This acquisition has marched Google’s entry into the world of travel, where the social search giant will compete with adversaries such as Yelp, CitySearch and TripAdvisor.
The deal was confirmed Monday in a news release by John Wiley & Sons, a travel review group, which was founded in 1957. The travel guide producer said that Frommer did not fit into its long-term plans. Wiley revealed that the company would use proceeds from the sale to grow its professional, scientific, technical, medical, scholarly and global education businesses.
There are analysts who believe Frommer to be a natural fit for Google as the latter hopes to increase its original content offerings. Google plans to fit Frommer into the same group as the Zagat food guide, which the firm acquired in September under the guidance of former Google and current Yahoo! chief executive Marissa Mayer. Frommer currently publishes 300 guidesbooks via Frommers.com. On throwing light on the acquisition, the internet giant declared its hope to offer a review on every important place in the world.
Currently, Google uses Zagat data in its search results to offer users ratings on Zagat restaurants along with their addresses and phone numbers.
Some experts believe that the recent change to include Gmail results in search can be a way by Google to facilitate local discovery. Frommer’s acquisition by Google is hoped to strengthen the latter’s offering in travel and search.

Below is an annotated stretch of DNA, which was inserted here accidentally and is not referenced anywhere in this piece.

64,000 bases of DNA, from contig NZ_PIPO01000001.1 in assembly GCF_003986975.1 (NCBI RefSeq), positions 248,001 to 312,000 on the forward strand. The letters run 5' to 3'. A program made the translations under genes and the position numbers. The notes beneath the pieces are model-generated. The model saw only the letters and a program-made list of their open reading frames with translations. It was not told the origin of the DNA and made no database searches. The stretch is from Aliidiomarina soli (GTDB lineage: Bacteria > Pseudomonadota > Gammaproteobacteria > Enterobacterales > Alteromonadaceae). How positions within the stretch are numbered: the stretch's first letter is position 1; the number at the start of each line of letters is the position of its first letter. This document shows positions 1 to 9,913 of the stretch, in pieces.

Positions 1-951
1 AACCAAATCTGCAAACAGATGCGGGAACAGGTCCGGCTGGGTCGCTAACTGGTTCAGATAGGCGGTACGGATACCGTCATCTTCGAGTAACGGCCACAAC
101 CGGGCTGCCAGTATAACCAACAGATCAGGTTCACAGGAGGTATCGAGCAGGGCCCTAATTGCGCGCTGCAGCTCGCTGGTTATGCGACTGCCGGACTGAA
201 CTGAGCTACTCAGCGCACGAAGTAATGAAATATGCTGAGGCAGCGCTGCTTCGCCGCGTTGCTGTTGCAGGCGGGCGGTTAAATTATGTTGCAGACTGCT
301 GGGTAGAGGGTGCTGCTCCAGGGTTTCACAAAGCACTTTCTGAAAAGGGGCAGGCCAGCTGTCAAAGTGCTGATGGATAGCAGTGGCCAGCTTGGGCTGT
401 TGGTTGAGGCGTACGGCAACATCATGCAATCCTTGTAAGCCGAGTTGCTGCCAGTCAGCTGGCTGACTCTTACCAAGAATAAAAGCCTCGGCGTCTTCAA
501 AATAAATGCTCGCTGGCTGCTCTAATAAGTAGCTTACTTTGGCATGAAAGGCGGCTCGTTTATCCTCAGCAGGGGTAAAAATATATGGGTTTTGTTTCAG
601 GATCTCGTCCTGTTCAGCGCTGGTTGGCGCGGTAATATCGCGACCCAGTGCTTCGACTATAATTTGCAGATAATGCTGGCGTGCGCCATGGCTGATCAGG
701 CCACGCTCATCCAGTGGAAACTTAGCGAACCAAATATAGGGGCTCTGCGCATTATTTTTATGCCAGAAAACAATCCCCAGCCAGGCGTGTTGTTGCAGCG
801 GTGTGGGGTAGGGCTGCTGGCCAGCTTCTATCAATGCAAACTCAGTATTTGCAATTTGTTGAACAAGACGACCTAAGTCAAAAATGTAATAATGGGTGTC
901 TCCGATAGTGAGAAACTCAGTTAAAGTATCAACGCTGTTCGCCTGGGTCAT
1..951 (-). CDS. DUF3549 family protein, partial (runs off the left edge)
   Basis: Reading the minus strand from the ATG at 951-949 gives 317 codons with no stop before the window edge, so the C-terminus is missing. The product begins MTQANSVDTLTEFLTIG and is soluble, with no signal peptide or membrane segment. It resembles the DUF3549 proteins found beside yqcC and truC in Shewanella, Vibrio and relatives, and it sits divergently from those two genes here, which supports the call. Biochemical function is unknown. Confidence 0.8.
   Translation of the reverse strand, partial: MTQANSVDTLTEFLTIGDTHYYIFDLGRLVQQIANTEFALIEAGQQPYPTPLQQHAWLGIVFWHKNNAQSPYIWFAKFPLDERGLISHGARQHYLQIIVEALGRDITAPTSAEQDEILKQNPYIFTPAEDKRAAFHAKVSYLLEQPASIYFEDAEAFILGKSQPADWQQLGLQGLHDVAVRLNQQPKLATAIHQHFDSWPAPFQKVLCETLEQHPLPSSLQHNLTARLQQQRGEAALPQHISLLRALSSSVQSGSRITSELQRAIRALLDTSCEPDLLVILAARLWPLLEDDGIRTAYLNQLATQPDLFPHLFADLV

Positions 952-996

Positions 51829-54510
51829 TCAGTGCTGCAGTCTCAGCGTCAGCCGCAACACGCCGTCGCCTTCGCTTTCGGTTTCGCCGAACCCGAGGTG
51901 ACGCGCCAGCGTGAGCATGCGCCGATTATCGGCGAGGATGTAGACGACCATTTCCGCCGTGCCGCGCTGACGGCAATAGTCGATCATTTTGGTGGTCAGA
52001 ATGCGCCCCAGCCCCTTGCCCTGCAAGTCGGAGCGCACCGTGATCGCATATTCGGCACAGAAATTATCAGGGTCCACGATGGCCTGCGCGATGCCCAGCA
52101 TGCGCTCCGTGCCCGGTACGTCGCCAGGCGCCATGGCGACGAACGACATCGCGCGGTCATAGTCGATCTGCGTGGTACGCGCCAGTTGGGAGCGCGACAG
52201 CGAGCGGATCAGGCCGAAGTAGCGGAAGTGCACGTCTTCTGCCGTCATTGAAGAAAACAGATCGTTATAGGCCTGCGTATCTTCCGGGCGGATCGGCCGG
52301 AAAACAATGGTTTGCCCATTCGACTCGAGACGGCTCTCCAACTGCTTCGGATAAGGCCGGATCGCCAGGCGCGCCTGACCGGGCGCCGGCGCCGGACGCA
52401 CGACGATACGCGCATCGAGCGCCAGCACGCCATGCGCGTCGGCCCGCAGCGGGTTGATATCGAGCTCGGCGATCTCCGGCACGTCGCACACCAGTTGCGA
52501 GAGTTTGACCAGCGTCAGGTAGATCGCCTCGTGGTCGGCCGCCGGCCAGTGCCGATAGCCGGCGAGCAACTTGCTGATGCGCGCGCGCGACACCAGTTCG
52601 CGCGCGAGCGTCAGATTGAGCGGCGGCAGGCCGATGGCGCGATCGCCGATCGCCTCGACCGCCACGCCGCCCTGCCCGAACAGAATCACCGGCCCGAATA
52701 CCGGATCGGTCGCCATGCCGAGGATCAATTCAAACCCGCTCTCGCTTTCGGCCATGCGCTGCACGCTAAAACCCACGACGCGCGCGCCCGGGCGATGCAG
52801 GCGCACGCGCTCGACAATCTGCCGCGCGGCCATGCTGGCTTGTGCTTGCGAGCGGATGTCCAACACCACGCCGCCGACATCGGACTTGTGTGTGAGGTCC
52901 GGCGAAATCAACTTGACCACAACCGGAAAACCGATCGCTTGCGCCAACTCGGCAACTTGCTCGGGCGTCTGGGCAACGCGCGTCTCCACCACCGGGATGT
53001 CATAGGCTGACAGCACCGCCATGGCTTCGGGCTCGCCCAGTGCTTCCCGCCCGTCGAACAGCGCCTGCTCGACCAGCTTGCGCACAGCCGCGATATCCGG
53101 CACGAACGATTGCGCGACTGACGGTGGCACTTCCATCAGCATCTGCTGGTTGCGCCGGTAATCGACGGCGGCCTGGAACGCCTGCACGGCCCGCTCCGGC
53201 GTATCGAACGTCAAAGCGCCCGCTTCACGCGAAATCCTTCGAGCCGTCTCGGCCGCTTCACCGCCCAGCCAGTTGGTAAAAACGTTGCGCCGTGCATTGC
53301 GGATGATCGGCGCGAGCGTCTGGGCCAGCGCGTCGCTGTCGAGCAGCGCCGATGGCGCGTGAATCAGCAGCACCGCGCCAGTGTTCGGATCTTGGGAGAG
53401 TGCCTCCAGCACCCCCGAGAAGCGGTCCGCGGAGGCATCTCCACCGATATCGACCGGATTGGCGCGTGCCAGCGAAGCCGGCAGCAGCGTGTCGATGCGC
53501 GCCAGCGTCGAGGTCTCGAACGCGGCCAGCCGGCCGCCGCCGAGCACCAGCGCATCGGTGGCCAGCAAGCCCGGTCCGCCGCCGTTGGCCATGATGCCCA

In April 2011, Google faced some resistance from the critics of travel industry as it acquired the travel search firm ITA. The deal was called unfair as Google was accused of leveraging its search market share to promote its own content. The Justice Department approved the deal in April 2011, but with conditions saying that Google license its software and continue to fund software research in the industry.
The news of Google and Frommer’s deal, however, was not as good for other travel sites as shares of Yelp and TripAdvisor slumped by five to seven percent following the announcement. Other sites including Expedia, Orbitz and Priceline also saw some drops.
Google shares saw a rise of 2.5 percent, for a share price of $658.83.